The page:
JF Ptak Science Books
I have forced myself to contradict myself in order to avoid conforming to my own taste.
I have a good number of English-language propaganda pieces published by such Hearts and Minds institutions as the Foreign Affairs Association of Japan describing, through the merriest and most defensive eyes, the Japanese viewpoint of exactly what it was that was going on in China between 1931 and 1945. This leaflet, Why? Who? How? Questions and Answers on the Sino-Japanese Conflict (1937), is particularly worth noting because of how quickly and cleverish-cleanly the issue of the war and the fault of fighting was dispatched, and done with such astonishing condescending alacrity, and with such an enormous bodyguards of lies,as to be staggering. I guess this is why the Duchamp quote came to me just now. Old Marcel, the supremely gifted magician, certainly meant to be an enormous, itchy pain in the butt and a source of confusion, an artistic anarchist; the thinking behind the quote served him well, and I think that it can be well-applied here.
- 11x", 4pp, map on rear page. Old fold. Provenance: Library of Congress, Carnegie Institution of Washington. Small "LC" perforation in front and rear page, bottom. Good condition. Scarce. $150
The first issue is in the subtitle: the “Sino-Japanese Conflict” implies that the Chinese were at fault for having the Japanese invade Manchuria back in 1931; secondly, the Chinese started a conflict and not a war.
Actually, the naming of the war there is quite an issue, and an issue still—and an issue at it most base level: the word “war” is not generally used in Japan. It wasn’t used in Japan during the war, or at least until the bombing of Pearl Harbor. Until 1941, the millions of Chinese who were being killed by the Japanese armed forces were the result of a series of ”incidents”. Even though there was a war raging from the beginning in 1931 to the start of total Japanese-Chinese war on 15 July 1937, the stuff that was happening from ’37 to ’42 was still an “incident” except for a period of 1940-ish to Pearl, when the idea of the Holy War (“Seisan”, eight corners of the world under one roof, etc.) was introduced by the Japanese Diet in 1940. After that there was the occasional use of the “Great East Asian Conflict”, with the word “war” not being the part of any Japanese vocabulary.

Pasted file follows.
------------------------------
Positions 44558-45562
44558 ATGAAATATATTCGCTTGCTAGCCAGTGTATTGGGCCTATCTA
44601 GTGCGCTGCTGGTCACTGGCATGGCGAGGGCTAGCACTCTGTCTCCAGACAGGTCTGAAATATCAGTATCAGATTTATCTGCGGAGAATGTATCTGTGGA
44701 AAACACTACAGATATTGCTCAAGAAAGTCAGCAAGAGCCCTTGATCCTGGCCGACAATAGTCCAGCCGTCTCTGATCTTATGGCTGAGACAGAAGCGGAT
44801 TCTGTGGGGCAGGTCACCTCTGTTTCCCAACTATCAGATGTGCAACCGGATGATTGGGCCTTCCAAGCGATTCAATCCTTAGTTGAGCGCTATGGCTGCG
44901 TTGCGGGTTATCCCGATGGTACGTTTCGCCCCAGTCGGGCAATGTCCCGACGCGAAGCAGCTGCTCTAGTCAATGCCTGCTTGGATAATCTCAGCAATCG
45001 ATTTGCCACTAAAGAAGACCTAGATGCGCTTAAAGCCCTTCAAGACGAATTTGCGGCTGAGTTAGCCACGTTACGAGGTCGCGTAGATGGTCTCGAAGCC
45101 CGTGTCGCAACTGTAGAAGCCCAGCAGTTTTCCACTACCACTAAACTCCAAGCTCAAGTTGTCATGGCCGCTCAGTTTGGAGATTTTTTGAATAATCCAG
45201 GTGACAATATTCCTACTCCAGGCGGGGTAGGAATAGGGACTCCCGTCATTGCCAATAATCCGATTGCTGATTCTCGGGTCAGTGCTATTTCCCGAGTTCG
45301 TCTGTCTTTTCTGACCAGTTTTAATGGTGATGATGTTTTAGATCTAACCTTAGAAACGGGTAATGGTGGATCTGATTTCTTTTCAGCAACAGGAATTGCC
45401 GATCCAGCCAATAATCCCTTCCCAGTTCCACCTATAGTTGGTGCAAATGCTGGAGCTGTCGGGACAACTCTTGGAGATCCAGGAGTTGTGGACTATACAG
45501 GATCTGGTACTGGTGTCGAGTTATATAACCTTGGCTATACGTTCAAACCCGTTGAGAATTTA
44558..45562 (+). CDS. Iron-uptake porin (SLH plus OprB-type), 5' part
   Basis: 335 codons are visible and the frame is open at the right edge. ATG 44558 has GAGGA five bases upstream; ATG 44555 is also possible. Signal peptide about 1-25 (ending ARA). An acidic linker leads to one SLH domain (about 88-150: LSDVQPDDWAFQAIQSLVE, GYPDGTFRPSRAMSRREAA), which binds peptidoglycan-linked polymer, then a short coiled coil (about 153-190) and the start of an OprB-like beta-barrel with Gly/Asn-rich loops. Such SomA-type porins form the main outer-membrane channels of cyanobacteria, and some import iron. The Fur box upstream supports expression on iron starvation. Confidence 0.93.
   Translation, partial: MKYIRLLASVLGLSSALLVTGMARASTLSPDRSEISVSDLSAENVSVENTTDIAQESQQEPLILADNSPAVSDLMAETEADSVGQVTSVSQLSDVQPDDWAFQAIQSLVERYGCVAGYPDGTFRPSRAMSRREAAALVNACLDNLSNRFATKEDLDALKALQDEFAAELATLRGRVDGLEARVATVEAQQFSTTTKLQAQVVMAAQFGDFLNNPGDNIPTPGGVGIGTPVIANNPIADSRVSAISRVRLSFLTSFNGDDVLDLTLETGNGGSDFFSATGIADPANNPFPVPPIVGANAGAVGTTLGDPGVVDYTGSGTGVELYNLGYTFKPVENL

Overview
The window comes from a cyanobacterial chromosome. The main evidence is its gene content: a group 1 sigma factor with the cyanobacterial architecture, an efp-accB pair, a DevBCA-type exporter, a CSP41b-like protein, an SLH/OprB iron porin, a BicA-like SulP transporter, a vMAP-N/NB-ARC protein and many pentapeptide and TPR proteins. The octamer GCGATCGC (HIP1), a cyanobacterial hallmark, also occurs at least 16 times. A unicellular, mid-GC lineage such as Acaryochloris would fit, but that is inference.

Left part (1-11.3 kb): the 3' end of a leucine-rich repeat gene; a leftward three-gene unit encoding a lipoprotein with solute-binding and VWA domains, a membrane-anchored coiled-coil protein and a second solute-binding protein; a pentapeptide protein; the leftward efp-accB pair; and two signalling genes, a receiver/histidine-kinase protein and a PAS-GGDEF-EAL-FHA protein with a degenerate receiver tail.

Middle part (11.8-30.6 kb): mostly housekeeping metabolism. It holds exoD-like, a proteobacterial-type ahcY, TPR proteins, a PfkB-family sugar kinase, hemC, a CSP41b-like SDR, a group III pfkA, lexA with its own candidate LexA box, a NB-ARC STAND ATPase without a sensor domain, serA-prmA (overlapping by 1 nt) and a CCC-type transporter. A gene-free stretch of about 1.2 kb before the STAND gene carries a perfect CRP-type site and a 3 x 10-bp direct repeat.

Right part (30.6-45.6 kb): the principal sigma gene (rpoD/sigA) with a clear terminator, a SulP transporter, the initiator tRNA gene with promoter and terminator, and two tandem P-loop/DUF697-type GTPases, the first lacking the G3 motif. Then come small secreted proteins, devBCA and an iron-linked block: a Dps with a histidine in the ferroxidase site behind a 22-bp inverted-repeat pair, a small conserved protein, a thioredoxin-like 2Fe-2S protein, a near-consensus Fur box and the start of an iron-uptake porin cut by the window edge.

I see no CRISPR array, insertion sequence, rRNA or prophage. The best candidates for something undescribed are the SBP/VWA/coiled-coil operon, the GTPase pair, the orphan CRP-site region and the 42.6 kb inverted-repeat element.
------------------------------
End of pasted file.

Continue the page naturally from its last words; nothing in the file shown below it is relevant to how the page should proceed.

An interesting phrase that entered into the parlance though, if not “war”, was “Sanko Sakusen”, the “Three Alls”, as in KILL All, LOOT All, BURN All. The Japanese wound up getting part of the Chinese All, eventually killing 20 million people or so in those 15 years. But it wasn’t a war.
This four-page document asks twenty questions, and answers them usually, emphatically, with simplicity, starkness, and with total complicity of innocence on the side of Japan. For example, in discussing the “incident” in Beiging in 1937 which led to the total war between the two countries, asking the reader “why did the attempts to settle the incident locally at its early stage fail?, we are told “Because the Chinese never meant to do so”. Which of course is not the case.
An incredible bit of thinking comes next, when the question “If Japan is on the defensive, how can the dispatch of large military and naval forces be accounted for?” Indeed! Its hard to explain the invasion of another country as a purely defensive action. (We have seen this rather recently ourselves, the fictionalized account of terror-sponsorship in Iraq being about the only fuel necessary for a full-fledged defensive invasion and 2000-day long war.) But the answer in 1937 was the Chinese defensive maneuver of massing troops for an impending invasion of China by Japan was then threatening Japanese interests in China, thus necessitating a defensive invasion of China which was mobilizing to defend itself from a Japanese offensive, which wouldn’t have come if the Chinese hadn’t adopted a defensive posture. Basically, to paraphrase the immortal Mayor-for-Life of Washington, D.C, Marion S. Barry, “basically, the man dead”. (This was Barry’s response to reporters who were clamoring to find out what exactly had happened to a crazy man who climbed into a step van in a Buck Rogers suit and threatened to blow up the Washington Monument with a bucket of pee, an old rifle, and spray paint and then was shot about 200 times by cops of every shape and description. True story.)
We further find out that the attacks on the schools and hospitals in China were carried out, somehow, by Chinese troops; that a Chinese fishing fleet that was attacked and pulverized by Japanese submarines really wasn’t, and that they just disappeared; that Japan was protecting the rights of third party powers by “removing” Chinese troops occupying foreign-owned properties; that the Japanese fight against the “Sovietization” of China would “protect” foreign democracies, and so on. The questions hardly matter, as the answers are all sort of the same. Japan would “reach a settlement” (the word “peace” is not used anywhere here) however, if China “realized the error if her ways”.
Word do control mental images, and the further you get away from the situation described the more powerful the words become. Somehow the Korean Conflict seems less so than a war because it wasn't "legally" so; it was a "police action". And the Japan-China War isn't a "war" in name in most Japanese histories of the period. I think you can dissolve things with loose undefined language to such a point that the thing itself no longer exists; the only stuff that survives are the words used to hide it.